Earlier this fall, Hudson’s Bay announced a partnership with the platform INLAND, which features collections by Canada’s most exciting new designers.
As the department store chain continues its commitment to supporting more Canadian and BIPOC brands, shoppers can find apparel, footwear, accessories, and jewellery by emerging local designers via thebay.com.
Collections by over 40 brands are currently in the online store, including nearly 40% BIPOC designers. Sarah Power, Founder and Creative Director of INLAND, says the platform is expanding all the time and adding more brands.
“By promoting sustainable collections, advocating for diverse representation and empowering local voices, we make it easy for Canadians to feel good about everyday wardrobe choices,” she says.
Designer Allison Smith graduated from Kwantlen Polytechnic University’s fashion design and technology program before going on to work in Montreal’s rag trade. In 1998, she launched Allison Wonderland, followed by Pillar in 2011.
Both of the designer’s lines adhere to slow fashion for quality and longevity. They’re made in Vancouver in collaboration with local small businesses, and fabric scraps are donated to local crafters for use afterwards.
Smith is driven by a desire to create clothes for the way women really live, designing go-to pieces with a sense of playful, effortless style, often inspired by the 70s (her favourite decade).
“I try to make each style as trend-proof as possible so it can be worn for many seasons,” she tells Daily Hive. “This season there is a lot of colour and fun prints. I want to make pieces special to give people a reason to part with their money. Especially during a pandemic.”
She continues, “There are some fun dresses that would be great to wear around the house since there is nowhere else to go!”
The designer says she always wanted to be a part of INLAND events, but being based on the West Coast made that difficult. “The new online site has made it happen,” she notes. “I was very excited to be one of the designers they chose. The fact that it’s associated with the Bay makes it more exciting.”
Eunice Quan, the designer behind Priory, says she thinks the alignment between INLAND and Hudson’s Bay is “the way of the future” for the fashion industry.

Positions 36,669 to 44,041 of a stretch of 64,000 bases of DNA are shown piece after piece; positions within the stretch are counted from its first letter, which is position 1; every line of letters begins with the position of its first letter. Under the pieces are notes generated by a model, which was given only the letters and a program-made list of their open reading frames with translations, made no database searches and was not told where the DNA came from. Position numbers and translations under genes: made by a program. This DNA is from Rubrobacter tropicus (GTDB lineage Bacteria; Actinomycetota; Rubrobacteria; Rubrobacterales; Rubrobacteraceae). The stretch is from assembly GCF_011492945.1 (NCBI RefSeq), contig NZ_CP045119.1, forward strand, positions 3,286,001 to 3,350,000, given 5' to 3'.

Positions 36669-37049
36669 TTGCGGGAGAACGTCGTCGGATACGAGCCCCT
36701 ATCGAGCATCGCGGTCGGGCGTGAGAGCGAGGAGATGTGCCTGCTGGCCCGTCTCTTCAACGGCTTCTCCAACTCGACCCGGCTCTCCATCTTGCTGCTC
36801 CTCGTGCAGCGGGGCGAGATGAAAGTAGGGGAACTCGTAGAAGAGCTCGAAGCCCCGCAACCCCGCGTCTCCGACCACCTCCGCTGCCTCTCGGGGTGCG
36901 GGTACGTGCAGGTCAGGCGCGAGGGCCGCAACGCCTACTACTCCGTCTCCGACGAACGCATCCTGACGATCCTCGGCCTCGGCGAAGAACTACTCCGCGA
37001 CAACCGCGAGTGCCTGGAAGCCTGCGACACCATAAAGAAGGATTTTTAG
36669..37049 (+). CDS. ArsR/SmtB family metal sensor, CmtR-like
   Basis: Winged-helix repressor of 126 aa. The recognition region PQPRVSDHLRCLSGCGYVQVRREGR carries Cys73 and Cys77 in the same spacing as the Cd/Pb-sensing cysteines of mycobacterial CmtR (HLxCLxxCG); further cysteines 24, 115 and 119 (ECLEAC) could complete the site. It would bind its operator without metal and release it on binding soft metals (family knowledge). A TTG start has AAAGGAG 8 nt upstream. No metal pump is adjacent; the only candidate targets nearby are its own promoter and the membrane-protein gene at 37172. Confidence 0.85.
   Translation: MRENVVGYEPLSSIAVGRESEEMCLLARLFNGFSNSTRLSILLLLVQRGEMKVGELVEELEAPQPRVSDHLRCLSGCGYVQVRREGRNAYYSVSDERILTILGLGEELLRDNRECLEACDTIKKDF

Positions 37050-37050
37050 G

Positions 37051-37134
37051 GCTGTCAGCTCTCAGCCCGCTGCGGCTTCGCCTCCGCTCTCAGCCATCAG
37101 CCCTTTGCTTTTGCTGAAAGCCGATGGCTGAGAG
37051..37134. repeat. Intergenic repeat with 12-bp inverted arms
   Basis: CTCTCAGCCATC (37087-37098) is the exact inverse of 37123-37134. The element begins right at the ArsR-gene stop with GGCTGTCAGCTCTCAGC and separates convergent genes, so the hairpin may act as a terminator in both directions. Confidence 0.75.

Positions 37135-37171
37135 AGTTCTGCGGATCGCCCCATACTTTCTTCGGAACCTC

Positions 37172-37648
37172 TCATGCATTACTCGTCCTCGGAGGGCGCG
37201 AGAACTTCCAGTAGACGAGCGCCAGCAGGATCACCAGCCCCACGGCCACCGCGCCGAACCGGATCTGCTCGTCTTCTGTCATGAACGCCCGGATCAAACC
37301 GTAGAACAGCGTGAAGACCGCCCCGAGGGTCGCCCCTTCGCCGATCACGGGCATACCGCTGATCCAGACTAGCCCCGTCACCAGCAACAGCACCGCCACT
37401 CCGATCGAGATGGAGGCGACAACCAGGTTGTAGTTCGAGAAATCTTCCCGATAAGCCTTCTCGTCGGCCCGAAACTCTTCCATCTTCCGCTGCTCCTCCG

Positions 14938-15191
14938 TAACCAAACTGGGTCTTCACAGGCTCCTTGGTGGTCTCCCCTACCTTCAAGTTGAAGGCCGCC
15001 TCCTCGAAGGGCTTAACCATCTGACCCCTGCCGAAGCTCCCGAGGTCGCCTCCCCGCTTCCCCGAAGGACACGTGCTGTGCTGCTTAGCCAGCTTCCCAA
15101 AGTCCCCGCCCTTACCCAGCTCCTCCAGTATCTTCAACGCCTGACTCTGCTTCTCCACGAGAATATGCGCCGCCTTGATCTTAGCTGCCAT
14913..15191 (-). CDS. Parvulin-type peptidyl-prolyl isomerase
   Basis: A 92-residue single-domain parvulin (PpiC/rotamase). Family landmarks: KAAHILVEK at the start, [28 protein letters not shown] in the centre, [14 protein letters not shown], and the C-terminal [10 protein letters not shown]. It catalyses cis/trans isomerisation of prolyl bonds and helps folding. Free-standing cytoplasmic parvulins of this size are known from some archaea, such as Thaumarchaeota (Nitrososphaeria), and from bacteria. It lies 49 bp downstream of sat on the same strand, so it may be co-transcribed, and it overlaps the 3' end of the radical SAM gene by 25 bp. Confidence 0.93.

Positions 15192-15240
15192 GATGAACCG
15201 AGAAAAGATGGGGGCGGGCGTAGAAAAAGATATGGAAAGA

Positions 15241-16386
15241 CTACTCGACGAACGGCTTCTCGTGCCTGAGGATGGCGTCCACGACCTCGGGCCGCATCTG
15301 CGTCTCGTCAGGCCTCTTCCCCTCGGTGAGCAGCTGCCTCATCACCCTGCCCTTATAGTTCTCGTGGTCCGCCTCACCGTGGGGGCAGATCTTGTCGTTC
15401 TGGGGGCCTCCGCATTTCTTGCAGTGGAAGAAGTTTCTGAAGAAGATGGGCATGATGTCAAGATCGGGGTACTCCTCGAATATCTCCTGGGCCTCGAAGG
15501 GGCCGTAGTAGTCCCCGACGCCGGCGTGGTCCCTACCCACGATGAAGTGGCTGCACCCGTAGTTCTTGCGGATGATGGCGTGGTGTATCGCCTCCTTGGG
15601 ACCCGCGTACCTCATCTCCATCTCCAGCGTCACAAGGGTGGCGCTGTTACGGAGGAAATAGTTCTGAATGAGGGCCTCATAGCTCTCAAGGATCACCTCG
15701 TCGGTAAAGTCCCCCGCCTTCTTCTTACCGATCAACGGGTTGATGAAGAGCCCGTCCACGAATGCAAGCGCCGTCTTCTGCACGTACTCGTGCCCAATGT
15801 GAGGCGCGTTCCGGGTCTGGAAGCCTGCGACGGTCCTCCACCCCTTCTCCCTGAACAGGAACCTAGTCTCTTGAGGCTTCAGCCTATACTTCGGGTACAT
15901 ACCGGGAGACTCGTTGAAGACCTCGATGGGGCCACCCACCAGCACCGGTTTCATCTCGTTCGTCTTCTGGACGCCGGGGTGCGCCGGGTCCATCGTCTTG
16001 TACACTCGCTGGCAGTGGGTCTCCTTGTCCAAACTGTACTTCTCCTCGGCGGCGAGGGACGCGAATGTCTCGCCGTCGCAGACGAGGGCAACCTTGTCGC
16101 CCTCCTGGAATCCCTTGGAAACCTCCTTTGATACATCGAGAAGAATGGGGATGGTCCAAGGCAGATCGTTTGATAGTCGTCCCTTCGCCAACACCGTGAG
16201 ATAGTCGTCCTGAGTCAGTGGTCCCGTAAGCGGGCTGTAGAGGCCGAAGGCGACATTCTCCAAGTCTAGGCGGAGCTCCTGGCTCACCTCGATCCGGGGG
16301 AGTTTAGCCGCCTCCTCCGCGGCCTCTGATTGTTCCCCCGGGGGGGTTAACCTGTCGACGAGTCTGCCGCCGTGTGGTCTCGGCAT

“We have seen in the US many of the big department stores fall one by one. These larger stores did not adapt and innovate for the ways people want to engage with consuming in the current times. In the online age, people are more educated and connected.”
The designer says consumers want to know the story behind the brands and people they’re supporting. “Hudson’s Bay has a loyal following, as it is a Canadian legacy and heritage brand. However, being a big establishment with many products to sell, storytelling cannot happen seamlessly on the sales floor.”
INLAND, Quan adds, is a champion for featuring smaller designers and their stories. “Together, both parties are able to bring to the table what they do best.”
In terms of garment creation, all of Quan’s pieces are designed with comfort, quality, and functionality in mind. Her collections are distinctive, with tactile textiles that are worked to focus on the playfulness of fit while creating a loose silhouette and a “refined uncomplicatedness.”
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All Priory designs are sampled and manufactured in a family-run factory in the Garment District of Vancouver. The design team recognizes that sustainability in fashion is effectively unattainable but believes that it’s possible to minimize impact while continuing to create beautiful garments.
As such, Priory is committed to making responsible decisions around the fabrics used in their designs and the factories they partner with.